I am 5'6" and weigh 180 lbs. Not super dangerous health-wise, but not particularly great, either. I would like to fit in my clothes easily--a challenge for most of my life since I was bullied in fifth grade and stopped trying to play with other kids at recess--and be a healthy weight in order to have our last planned child.
Recently I read an extremely helpful book by Judith S. Beck which applied cognitive behavioral therapy to eating-related behavior, i.e., diets. The four fundamental principles were:
- Remind yourself frequently of the advantages of your planned weight loss and how great you'll feel.
- Sit down when you eat; pay attention to what you eat and savor every bite.
- Give yourself lots of credit for each time that you stick to your eating plan.
- Practice portion control.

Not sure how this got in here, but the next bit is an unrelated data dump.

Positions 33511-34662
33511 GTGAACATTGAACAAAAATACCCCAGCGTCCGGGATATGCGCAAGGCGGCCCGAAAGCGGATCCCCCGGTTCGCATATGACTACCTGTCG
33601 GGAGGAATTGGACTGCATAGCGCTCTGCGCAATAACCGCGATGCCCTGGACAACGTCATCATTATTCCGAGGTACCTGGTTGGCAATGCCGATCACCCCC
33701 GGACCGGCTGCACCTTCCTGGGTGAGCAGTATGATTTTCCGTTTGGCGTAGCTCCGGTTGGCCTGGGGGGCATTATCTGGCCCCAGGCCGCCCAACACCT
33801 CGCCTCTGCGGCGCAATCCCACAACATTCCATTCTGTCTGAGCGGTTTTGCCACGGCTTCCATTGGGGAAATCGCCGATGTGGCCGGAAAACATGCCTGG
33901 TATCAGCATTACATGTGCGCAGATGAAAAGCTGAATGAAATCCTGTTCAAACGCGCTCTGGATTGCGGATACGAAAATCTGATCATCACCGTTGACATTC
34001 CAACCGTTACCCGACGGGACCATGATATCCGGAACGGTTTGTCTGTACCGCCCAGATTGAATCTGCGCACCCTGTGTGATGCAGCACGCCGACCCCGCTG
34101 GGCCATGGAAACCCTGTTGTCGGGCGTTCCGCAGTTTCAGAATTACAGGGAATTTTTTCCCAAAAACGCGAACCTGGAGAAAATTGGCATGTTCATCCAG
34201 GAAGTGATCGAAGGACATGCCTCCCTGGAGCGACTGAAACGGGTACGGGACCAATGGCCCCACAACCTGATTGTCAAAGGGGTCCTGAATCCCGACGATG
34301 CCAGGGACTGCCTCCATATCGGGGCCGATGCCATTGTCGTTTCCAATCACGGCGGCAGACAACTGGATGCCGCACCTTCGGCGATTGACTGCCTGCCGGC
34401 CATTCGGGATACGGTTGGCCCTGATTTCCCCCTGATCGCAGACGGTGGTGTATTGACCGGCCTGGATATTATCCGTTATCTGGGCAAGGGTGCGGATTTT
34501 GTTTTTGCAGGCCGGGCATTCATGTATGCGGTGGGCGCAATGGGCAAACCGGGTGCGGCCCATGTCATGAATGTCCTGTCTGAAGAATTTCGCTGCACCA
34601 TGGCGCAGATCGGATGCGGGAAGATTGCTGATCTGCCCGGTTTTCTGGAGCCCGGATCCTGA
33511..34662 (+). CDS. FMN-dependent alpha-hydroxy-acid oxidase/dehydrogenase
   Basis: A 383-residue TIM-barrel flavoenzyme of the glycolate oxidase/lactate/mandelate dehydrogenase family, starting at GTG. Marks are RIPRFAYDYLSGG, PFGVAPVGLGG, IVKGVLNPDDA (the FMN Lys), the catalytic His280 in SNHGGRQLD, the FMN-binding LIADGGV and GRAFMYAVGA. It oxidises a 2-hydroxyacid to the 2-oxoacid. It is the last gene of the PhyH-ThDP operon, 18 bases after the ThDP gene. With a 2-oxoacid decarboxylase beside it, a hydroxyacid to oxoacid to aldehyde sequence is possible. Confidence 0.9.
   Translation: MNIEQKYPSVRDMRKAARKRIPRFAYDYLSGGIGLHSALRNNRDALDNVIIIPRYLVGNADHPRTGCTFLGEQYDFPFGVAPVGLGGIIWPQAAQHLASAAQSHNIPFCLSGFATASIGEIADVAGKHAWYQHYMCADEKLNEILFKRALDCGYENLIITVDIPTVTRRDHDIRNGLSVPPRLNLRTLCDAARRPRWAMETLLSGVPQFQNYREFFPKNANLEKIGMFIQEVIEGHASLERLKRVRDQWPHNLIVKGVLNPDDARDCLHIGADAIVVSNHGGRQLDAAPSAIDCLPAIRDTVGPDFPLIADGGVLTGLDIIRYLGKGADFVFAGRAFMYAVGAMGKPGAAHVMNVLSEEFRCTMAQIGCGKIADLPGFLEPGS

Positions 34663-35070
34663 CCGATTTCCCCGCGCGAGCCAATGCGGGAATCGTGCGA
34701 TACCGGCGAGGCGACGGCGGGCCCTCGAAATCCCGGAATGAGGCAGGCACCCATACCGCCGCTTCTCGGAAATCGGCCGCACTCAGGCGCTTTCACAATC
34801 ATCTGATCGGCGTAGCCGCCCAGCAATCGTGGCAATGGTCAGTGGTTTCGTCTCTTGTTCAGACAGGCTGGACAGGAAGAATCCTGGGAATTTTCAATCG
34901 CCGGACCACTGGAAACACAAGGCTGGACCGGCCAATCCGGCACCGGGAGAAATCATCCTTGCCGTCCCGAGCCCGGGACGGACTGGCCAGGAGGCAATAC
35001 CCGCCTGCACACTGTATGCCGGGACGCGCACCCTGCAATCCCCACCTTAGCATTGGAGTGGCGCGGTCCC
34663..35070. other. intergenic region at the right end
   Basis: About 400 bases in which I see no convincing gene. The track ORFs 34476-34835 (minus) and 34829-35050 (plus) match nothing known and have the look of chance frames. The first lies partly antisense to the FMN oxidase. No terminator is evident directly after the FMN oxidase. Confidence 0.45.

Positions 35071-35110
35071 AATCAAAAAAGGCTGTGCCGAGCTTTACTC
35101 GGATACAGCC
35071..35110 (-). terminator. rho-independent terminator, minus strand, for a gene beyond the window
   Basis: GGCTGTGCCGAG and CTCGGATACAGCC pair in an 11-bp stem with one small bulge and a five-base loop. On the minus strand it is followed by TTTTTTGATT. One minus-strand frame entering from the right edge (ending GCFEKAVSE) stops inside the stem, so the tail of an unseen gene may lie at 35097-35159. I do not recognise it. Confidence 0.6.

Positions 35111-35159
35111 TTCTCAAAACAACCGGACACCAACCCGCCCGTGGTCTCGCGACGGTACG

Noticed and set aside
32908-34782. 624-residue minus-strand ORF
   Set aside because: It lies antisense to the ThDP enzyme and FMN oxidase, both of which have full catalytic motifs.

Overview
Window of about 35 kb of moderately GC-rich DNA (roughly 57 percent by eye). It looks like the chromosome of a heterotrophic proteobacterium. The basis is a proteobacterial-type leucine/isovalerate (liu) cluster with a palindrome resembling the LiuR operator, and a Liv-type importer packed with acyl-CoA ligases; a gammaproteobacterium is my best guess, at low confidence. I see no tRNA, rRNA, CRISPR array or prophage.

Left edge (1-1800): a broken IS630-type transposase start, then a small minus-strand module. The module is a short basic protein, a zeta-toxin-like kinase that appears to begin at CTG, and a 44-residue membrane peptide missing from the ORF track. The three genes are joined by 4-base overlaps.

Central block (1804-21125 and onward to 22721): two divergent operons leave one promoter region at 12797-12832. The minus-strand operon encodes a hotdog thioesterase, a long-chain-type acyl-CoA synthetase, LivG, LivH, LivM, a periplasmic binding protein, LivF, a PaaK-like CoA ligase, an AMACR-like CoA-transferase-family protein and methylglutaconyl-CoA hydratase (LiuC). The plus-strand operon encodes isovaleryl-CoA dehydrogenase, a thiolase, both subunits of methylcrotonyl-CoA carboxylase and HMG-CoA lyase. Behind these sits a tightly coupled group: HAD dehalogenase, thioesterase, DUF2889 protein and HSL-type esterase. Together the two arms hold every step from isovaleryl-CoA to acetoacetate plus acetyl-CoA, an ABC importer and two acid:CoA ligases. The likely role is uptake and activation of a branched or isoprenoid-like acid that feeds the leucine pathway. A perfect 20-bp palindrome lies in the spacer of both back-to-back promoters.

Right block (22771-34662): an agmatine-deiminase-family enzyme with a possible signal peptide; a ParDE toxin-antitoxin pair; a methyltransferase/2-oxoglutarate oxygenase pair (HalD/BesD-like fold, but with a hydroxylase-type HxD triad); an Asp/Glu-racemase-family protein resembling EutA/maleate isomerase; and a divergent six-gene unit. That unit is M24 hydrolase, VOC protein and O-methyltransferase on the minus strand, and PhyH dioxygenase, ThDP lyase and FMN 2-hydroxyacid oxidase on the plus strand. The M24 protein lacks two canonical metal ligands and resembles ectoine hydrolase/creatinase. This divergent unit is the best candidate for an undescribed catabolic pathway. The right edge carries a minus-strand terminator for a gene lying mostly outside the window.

Other helpful principles included not having unrealistic eating plans, bodies don't care that it's a holiday (extra calories are still extra calories), remembering that hard situations will pass, distract yourself from off-plan eating with things that you really like to do, your happiness and health are more important than the wishes of a person pressing unneeded food on you in a social setting, eating because of stress doesn't make the stressor go away plus it adds more stress in the form of guilt and extra weight, and making an eating mistake doesn't warrant making lots more mistakes for the rest of the day.
Sitting down when I eat has been a big area for improvement for me. Fixing food for my family means I'm frequently in the kitchen, tasting and satisfying hunger with little snacks while preparing food. Also, our kitchen table is small, so during lunch, I often end up sitting at the computer desk to eat, which results in my eating absent-mindedly while I read news, email, and Facebook. I have ceased eating at the computer in the past week. It's hard not to give in sometimes to my old habit, but it's a good change that I'll keep.